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Racism is alive and well on Maryland's death row
They call this justice?

April 1, 2005 | Page 4

VERNON EVANS' latest request for a stay of execution has been denied. This decision by a Baltimore County circuit judge was no surprise and will clear the way for a higher court to render an opinion on Vernon's request.

Having been an anti-death penalty activist for more than a decade, I've learned not to confuse principle--or even basic morality--with the bizarre machinations of the courts. Still, as anticipated as the decision was, it is a slap in the face, and I am angry about it.

What the judge decreed, in essence, was that Vernon's claim that he is a victim of the proven racism that riddles Maryland's death penalty process was without merit. Never mind that in 2003, a $250,000 study of Maryland's death penalty, commissioned by the governor, found that Blacks who kill whites are two times more likely to be sentenced to death than whites who kill whites, three times more likely than Blacks who kill Blacks, and almost 11 times more likely than other combinations.

Vernon is a Black man accused of killing two white victims in Baltimore County. He never had a chance. In Vernon's trial, prosecutors used eight out of 10 of their pre-emptory strikes to remove potential Black jurors. Furthermore, a study performed by Howard University criminologist Richard Selzer showed that during this period, county prosecutors were striking Black jurors at twice the expected rate.

Across Maryland, every year, Blacks account for approximately 80 percent of murder victims, yet seven out of eight of those on death row are accused of killing whites. And even though Black-on-white murder accounts for less than 5 percent of killings in Maryland, such cases make up over 62 percent (five out of eight) of Maryland's current death row population. Since the state started tracking numbers in 1923, Blacks have accounted for 77 percent of all executions and 88 percent of those executed under 25 years of age.

Just days ago, Baltimore County prosecutors announced that they will seek the death penalty against John Edward Kennedy, an 18-year-old boy accused of killing the dean of a private school during a botched robbery attempt. The boy is 18 years old, but as a reporter at a local newspaper observed to me, "He looks more like 16."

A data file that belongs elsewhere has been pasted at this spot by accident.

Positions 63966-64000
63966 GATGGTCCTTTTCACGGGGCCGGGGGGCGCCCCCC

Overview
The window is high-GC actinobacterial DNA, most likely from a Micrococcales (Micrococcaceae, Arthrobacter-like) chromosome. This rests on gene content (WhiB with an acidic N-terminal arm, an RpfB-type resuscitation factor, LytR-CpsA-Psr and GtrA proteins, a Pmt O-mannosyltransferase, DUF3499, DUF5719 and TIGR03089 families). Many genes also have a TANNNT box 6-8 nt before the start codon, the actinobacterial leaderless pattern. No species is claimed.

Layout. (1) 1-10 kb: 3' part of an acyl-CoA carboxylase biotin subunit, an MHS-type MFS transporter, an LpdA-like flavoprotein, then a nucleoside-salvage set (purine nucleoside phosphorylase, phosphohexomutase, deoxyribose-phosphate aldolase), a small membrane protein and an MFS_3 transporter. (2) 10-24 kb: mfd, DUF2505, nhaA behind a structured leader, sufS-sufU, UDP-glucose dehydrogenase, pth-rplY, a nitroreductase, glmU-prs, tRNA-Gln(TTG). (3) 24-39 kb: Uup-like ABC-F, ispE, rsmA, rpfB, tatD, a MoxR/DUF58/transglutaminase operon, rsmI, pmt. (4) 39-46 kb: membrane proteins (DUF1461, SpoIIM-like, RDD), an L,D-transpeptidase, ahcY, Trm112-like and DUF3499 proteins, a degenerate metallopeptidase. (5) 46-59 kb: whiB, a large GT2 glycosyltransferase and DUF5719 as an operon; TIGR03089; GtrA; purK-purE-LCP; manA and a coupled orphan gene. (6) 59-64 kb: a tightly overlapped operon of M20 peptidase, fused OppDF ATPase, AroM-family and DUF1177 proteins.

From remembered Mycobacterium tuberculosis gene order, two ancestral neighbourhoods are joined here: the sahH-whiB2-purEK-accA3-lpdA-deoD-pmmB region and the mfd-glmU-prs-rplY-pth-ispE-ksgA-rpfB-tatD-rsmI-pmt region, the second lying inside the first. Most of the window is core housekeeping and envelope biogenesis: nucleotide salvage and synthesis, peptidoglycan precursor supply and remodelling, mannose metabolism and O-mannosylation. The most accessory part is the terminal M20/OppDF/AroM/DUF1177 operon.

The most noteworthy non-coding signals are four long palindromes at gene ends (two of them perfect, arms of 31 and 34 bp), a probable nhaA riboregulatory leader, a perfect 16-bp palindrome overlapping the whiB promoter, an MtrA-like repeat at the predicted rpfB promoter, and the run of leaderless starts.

I guess this is the prosecutors' sick answer to the recent U.S. Supreme Court's Roper v. Simmons decision outlawing the execution of juvenile offenders.

And--you guessed it--Kennedy is Black, the victim white.

To turn from the tragic to the absurd, a week prior to the indictment of the 18-year-old Kennedy, Baltimore County prosecutors showed their sense of "humor." During a marathon prison bus ride, there was a murder. The prisoners were being transported from a maximum-security prison in Hagerstown to Baltimore for court hearings.

One prisoner, Kevin Johns Jr., was a deeply disturbed, possibly schizophrenic, individual convicted of strangling his uncle and also of killing a 16-year-old cellmate. During his last court hearing, Johns begged the judge for help, claiming that he was sure he would kill again without treatment. The man Johns is accused of killing during the bus ride, Phillip Parker Jr., was being transported in order to testify on Johns' behalf.

As a result of the killing, five corrections officers were severely punished: three fired, two disciplined. It's a full-blown scandal in the Department of Corrections. But now, enter Baltimore County. Somehow, county prosecutors have ascertained that during the hours-long bus ride, the killing occurred in their jurisdiction. And someone's gotta die.

That's justice, Baltimore County-style.
Mike Stark, Washington, D.C.

Contact Gov. Robert Ehrlich at 410-974-3901 or e-mail [email protected] to call for a halt to the execution of Vernon Evans.

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